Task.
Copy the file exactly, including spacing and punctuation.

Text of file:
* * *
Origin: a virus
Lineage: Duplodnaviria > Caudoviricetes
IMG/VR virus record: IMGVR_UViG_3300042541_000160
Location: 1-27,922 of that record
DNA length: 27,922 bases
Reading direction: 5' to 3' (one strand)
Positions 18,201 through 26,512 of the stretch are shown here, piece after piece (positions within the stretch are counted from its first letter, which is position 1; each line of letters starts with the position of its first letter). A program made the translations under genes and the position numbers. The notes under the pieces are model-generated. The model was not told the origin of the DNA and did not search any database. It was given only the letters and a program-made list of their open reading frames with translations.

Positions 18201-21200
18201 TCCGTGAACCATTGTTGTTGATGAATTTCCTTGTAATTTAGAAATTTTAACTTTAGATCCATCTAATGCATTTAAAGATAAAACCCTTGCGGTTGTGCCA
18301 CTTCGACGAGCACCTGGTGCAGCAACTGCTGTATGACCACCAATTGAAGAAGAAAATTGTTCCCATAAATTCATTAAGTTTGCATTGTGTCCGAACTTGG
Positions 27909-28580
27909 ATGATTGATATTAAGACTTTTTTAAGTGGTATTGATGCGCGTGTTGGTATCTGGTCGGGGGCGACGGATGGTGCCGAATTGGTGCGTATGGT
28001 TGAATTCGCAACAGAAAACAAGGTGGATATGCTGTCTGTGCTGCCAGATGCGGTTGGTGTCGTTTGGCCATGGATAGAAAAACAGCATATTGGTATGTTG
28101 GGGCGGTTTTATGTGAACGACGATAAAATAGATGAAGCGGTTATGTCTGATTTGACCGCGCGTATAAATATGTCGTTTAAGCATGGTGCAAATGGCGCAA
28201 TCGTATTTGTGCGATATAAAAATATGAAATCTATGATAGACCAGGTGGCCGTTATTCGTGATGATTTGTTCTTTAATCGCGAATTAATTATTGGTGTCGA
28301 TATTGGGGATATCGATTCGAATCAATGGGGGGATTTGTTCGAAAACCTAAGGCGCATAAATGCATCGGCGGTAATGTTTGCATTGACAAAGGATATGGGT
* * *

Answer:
Origin: a virus
Lineage: Duplodnaviria > Caudoviricetes
IMG/VR virus record: IMGVR_UViG_3300042541_000160
Location: 1-27,922 of that record
DNA length: 27,922 bases
Reading direction: 5' to 3' (one strand)
Positions 18,201 through 26,512 of the stretch are shown here, piece after piece (positions within the stretch are counted from its first letter, which is position 1; each line of letters starts with the position of its first letter). A program made the translations under genes and the position numbers. The notes under the pieces are model-generated. The model was not told the origin of the DNA and did not search any database. It was given only the letters and a program-made list of their open reading frames with translations.

Positions 18201-21200
18201 TCCGTGAACCATTGTTGTTGATGAATTTCCTTGTAATTTAGAAATTTTAACTTTAGATCCATCTAATGCATTTAAAGATAAAACCCTTGCGGTTGTGCCA
18301 CTTCGACGAGCACCTGGTGCAGCAACTGCTGTATGACCACCAATTGAAGAAGAAAATTGTTCCCATAAATTCATTAAGTTTGCATTGTGTCCGAACTTGG
Positions 27909-28580
27909 ATGATTGATATTAAGACTTTTTTAAGTGGTATTGATGCGCGTGTTGGTATCTGGTCGGGGGCGACGGATGGTGCCGAATTGGTGCGTATGGT
28001 TGAATTCGCAACAGAAAACAAGGTGGATATGCTGTCTGTGCTGCCAGATGCGGTTGGTGTCGTTTGGCCATGGATAGAAAAACAGCATATTGGTATGTTG
28101 GGGCGGTTTTATGTGAACGACGATAAAATAGATGAAGCGGTTATGTCTGATTTGACCGCGCGTATAAATATGTCGTTTAAGCATGGTGCAAATGGCGCAA
28201 TCGTATTTGTGCGATATAAAAATATGAAATCTATGATAGACCAGGTGGCCGTTATTCGTGATGATTTGTTCTTTAATCGCGAATTAATTATTGGTGTCGA
28301 TATTGGGGATATCGATTCGAATCAATGGGGGGATTTGTTCGAAAACCTAAGGCGCATAAATGCATCGGCGGTAATGTTTGCATTGACAAAGGATATGGGT